DUBAI (Reuters) – Saudi Arabian state oil giant Aramco on Tuesday reported a 25% fall in first-quarter net profit, missing analyst estimates, but its quarterly dividend was in line with a plan for a $75 billion base payout to shareholders for the year.
Brent crude prices fell 65.6% in the first quarter, before OPEC+ producers agreed to cut oil supply by a record 9.7 million barrel per day starting from May to help shore up plunging prices and curb oversupply. [O/R] Net profit fell to 62.48 billion riyals ($16.64 billion) after zakat and tax for the quarter to March 31 from 83.29 billion a year earlier.
Analysts had expected a profit of $17.8 billion, according to the mean estimate from Egyptian investment bank EFG-Hermes, Saudi Arabia’s Al Rajhi Capital and Dubai-based Arqaam Capital.
Shares of Aramco were up 0.8% at 31.15 riyals at 0730 GMT, still trading below the IPO price of 32 riyals.
The oil company, which went public last year, has said total dividends of $13.4 billion were paid in the first quarter, in respect of the fourth quarter of 2019.
Dividends of $18.75 billion for the first quarter of 2020 “are the highest of any listed company worldwide” and will be paid in the second quarter, Aramco said. It gave no more details.
The dividend payment is in line with its plan to pay a base dividend of $75 billion for the year. Analysts were expecting a cut in the dividend to the Saudi government, but that the company was likely to maintain payouts to minority shareholders.
Aramco did not make any announcement on its future dividend policy, however.
SUPPLY CUT PACT
Aramco said the results reflected “lower crude oil prices, as well as declining refining and chemicals margins and inventory re-measurement losses.”
“Looking ahead to the remainder of 2020, we expect the impact of the COVID-19 pandemic on global energy demand and oil prices to weigh on our earnings,” Aramco’s CEO Amin Nasser said in a statement.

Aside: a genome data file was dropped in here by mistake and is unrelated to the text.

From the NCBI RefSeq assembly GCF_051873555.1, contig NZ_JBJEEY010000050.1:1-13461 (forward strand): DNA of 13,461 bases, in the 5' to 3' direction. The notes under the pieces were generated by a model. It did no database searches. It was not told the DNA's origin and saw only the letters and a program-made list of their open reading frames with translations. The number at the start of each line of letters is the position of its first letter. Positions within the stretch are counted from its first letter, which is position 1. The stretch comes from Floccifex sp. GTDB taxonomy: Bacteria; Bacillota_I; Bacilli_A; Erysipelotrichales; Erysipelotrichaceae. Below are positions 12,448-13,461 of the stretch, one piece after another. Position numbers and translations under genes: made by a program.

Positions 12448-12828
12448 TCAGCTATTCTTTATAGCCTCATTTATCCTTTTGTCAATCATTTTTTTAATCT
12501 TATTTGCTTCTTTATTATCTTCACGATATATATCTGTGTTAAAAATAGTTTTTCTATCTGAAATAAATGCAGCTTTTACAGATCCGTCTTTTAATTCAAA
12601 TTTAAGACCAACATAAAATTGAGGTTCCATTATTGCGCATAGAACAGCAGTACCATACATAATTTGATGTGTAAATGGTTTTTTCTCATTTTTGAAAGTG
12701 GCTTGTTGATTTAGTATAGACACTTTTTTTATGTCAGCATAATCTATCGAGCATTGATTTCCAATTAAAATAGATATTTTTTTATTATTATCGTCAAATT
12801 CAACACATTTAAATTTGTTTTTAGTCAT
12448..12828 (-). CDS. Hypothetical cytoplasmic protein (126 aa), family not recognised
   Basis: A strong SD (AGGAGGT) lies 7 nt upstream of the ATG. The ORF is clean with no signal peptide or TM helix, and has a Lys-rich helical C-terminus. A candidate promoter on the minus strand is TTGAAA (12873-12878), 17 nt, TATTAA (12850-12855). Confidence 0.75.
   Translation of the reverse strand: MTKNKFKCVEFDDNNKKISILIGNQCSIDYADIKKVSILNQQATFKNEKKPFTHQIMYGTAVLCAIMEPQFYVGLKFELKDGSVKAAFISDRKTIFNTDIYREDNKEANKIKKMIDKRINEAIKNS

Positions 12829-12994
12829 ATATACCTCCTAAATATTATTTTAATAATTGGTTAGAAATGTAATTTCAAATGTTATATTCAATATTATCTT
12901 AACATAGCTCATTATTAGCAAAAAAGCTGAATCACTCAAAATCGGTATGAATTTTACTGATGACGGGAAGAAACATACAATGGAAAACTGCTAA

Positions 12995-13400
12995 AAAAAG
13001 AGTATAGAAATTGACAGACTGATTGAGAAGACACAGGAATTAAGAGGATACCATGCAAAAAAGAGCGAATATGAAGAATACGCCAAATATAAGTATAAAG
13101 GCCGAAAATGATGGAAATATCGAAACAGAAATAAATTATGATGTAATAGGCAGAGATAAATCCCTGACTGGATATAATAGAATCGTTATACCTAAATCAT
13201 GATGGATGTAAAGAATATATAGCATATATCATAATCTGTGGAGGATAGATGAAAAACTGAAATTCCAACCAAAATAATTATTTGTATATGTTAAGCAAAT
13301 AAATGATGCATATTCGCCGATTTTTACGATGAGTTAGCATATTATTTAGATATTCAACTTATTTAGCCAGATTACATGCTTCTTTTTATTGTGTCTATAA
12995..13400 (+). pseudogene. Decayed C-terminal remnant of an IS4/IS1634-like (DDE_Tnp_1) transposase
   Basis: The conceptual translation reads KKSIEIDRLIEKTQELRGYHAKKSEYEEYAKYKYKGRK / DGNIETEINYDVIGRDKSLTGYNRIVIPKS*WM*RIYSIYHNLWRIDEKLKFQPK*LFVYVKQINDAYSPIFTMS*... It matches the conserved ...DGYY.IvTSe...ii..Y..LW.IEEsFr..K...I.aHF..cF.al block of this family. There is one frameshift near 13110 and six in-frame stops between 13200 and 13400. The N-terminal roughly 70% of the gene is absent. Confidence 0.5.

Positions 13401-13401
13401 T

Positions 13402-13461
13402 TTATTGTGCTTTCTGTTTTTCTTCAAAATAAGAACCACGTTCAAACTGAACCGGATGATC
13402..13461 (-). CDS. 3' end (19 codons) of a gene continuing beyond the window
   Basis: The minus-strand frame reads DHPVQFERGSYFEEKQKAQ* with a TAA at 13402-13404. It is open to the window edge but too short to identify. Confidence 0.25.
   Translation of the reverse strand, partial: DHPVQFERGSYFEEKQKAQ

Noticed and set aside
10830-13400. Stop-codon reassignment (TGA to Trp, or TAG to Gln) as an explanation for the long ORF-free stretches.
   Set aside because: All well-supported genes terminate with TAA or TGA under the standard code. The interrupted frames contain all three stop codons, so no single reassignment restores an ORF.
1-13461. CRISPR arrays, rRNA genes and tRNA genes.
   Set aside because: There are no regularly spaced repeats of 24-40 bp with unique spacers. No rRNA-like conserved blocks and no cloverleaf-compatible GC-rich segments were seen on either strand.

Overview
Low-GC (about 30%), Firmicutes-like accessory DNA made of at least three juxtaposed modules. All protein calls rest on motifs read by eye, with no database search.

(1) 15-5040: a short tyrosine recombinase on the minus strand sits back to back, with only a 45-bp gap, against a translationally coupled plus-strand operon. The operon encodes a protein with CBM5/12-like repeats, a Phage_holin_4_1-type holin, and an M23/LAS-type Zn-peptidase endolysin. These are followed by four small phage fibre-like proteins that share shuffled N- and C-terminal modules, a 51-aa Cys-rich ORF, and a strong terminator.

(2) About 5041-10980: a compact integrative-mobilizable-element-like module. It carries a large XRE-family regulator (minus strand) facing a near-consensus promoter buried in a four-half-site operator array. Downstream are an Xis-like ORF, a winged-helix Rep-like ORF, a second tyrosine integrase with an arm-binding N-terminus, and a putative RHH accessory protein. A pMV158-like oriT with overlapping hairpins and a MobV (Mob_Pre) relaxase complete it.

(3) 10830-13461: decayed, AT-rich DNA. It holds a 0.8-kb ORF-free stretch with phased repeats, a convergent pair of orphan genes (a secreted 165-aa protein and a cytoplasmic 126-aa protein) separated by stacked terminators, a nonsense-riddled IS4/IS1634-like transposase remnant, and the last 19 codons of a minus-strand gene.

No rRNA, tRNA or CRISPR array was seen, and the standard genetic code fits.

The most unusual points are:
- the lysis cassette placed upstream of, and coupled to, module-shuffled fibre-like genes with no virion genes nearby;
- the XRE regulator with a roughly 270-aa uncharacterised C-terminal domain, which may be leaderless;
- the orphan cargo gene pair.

“We continue to reinforce the business during this period by reducing our capex and driving operational excellence. Longer term we remain confident that demand for energy will rebound as global economies recover.”
Aramco said it continues to expect capital spending for 2020 to be between $25 billion and $30 billion. Capital expenditures for 2021 and beyond remain under review.
Capital expenditures in the first quarter were $7.4 billion, compared to $7.2 billion for the same period in 2019, “due to continued project development and upgrades at various facilities,” Aramco said.
Aramco has kept its oil output at around 9.8 million barrels per day during the first three months of the year under an OPEC+ supply cut pact, before opening the oil taps in April after the collapse of earlier supply cut talks in early March.
Yousef Husseini, an analyst EFG Hermes, said there was no change to the dividend policy in the first quarter, but he still expects the share of the dividend paid to the government will be reduced.
“They will cut the share of the government in the second quarter but there is some upside if they renegotiate the SABIC deal which could save them some cashflow,” he said, adding that keeping the dividend policy unchanged buys Aramco some time to see how the global economic situation develops.
Aramco’s cash flows from operating activities, stood at $22.4 billion in the first quarter, compared to $24.5 billion in the same period of 2019, the company said.
Aramco’s gearing – net debt divided by balance sheet capital – was minus 4.9% at the end of March, down from minus 0.2% at the end of 2019, reflecting the strength of the company’s balance sheet.
Aramco plans to acquire a stake in Saudi petrochemical maker SABIC for around $70 billion, though sources told Reuters this week that the deal was likely to be restructured with the slump in oil prices due to the coronavirus.
It said earlier on Tuesday that its planned acquisition of a 70% equity stake in petrochemical maker SABIC is on track to close in the second quarter.
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